With over 15 years of executive search work and helping healthcare companies recruit, land and lead talent for their organizations, there are still things in the industry that surprise. One of those is the disconnect between the healthcare executive and the headhunter/search industry.
In this article I will share 3 Ways to Work with Recruiters.
- Get to know them before you need one
Often, I get calls from healthcare leaders whom I have never had any prior contact with because they are now out of work due to a reduction in force, a merger or conflict with a board member and a myriad of other reasons.
An old Chinese proverb states: “The best time to plant a tree was 20 years ago. The second-best time is now.”
I have talked with thousands of healthcare leaders and I am always surprised when someone tells me this is their first real conversation with a headhunter. In today's fast changing healthcare world your network is key to your future success should you need to do a job search.
Unfortunately, when an organization decides to do a RIF there is no loyalty to you even if you have spent the last 10 years giving 60 hours a week to the organization. Even when we as leaders expect loyalty from our employees we are willing to cut their legs out from under them when we must save money or our own job. (But I digress). This is a topic for another day.
The point here; get to know recruiter(s). Even if you just took a new job continue to build your network. I have worked with executives who have taken a new position only to find out it is not the right fit; a board member decides they don't like them or the family isn't happy once they arrive and the need to extract from the situation sooner rather than later.
- Take or return their calls
As I stated above, I get calls from leaders who I have never had a conversation. What I didn’t say is that I had never called them. As a headhunter my job is to network, get to know leaders and help you, or an organization find the right fit for an opening.
I know what you are thinking here. I get way too many calls from recruiters to take or return a call. I am way too busy to speak with every headhunter that calls my office.
Believe me, I understand this point, but see point number one.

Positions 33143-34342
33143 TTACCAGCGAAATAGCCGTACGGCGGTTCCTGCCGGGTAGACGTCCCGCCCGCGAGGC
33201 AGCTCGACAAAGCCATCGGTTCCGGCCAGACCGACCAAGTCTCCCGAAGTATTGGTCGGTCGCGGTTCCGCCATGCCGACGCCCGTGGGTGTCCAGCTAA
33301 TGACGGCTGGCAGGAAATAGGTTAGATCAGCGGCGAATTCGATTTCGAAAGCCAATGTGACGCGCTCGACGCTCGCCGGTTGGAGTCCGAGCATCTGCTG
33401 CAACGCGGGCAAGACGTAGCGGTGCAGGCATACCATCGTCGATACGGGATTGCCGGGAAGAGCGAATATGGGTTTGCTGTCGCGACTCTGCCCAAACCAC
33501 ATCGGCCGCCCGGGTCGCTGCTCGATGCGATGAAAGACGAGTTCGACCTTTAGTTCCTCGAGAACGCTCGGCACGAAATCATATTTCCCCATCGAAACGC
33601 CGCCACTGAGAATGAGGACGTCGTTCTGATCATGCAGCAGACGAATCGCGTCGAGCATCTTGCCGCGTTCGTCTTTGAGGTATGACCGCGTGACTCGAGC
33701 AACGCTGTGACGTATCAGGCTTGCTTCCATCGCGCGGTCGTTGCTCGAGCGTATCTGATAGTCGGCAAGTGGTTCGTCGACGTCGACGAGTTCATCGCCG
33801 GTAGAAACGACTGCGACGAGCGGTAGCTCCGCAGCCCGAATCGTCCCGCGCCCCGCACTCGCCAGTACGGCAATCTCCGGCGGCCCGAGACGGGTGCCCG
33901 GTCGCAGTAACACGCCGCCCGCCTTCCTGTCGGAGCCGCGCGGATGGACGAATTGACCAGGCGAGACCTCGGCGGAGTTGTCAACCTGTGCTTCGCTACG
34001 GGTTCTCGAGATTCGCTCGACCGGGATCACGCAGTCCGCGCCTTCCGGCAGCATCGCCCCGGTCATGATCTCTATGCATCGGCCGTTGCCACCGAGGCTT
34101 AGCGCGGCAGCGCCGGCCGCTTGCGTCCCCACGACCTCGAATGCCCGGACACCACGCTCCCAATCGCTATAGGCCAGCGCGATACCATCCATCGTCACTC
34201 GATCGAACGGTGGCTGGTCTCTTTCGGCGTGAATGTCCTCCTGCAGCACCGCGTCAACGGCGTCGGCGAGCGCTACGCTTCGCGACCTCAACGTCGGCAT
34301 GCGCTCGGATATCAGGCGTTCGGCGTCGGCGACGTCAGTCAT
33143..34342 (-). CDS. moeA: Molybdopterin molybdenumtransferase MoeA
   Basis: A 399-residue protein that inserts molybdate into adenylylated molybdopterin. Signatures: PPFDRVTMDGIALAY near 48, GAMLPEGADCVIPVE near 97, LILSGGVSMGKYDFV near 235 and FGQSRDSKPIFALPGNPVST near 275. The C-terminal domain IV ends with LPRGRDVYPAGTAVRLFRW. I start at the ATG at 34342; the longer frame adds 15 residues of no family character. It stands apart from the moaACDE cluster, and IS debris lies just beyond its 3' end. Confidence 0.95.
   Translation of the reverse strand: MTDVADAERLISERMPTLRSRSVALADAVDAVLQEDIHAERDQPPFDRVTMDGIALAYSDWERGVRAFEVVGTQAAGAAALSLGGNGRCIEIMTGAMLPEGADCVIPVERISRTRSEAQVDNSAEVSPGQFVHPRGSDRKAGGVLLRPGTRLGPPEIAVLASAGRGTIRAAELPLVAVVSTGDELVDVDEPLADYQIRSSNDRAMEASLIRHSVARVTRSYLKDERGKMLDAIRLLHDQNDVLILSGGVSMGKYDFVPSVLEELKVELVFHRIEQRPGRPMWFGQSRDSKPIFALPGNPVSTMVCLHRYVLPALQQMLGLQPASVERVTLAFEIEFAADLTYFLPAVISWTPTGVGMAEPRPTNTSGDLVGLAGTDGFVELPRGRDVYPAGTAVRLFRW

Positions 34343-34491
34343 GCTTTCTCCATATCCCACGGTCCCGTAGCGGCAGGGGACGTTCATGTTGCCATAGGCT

I am not saying you must return every call every time, but build relationships with more than one recruiter. How many? The number is up to you, but I suggest you have a relationship with 5 to 10 recruiters in the industry. Not all recruiters are the same. Some are transactional and don't want a relationship, they just want the placement, some treat candidates like a head of cattle and just like to run you through the process and some are relational and want to work with you long-term and build a relationship that serves you both to find a job and help you build your team should you need help.
You need to talk with more than one or two to find the right match for your own personal style. And also understand it is impossible to know about every possible job in the marketplace, nor can we place you in a job if a company is already engaged with another firm, or is unwilling to pay us a fee for the introduction. Therefore, it is important to get to know many recruiters, and the only way you can do this is to return calls, or messages when appropriate.
I learned, probably like you did growing up to treat others the way I want to be treated. However, I do my best to treat others better than I want to be treated…this is the platinum rule. Most recruiters worth their salt and who have been in this business more than a couple of years are fairly thick-skinned and take rejection pretty well, or they wouldn’t still be doing this kind of work, but I recommend when you can -- return their calls. You will know within a few minutes of conversation whether you can connect with this person or not, and if you don’t just be honest and tell them you prefer they not bother you anymore.
- Update your resume every six months and send to your recruiter contacts.
If you are like me and most others I talk with in this business, it gets harder and harder to remember everything we have done or accomplished from one month to the next.
I suggest every month you sit down and reflect on what you have done to move your team, departments and organization forward. Keep a running document or journal that is secure and saved frequently that you can update each month.
Schedule an appointment with yourself every month to do this so you don't forget things and they never get added to your resume. I also suggest you do this with your team. I am a coach, and this is a great way to coach your individual team members each month and encourages them to keep working hard and reminds you of how hard they are working. Then guess what? When it is performance evaluation time you have already had 11 sessions with them to help you create their evaluations and now there are no surprises at the end of a year.
If it is not put on the calendar it will not happen. Put this appointment on your schedule and your teams schedule every single month...you will thank me later!
Once you have the information on your own personal journal document, then schedule a six-month appointment with yourself to update your resume with the best and most quantifiable information you have from the last six months. Then spend 30 minutes writing a personalized email to your recruiter contacts and attaching your resume.
This doesn't mean you are looking for a job, it means you are watering the tree after you have planted the seed. You are growing your network before you need it.
Learn more about mike at www.harbourresources.com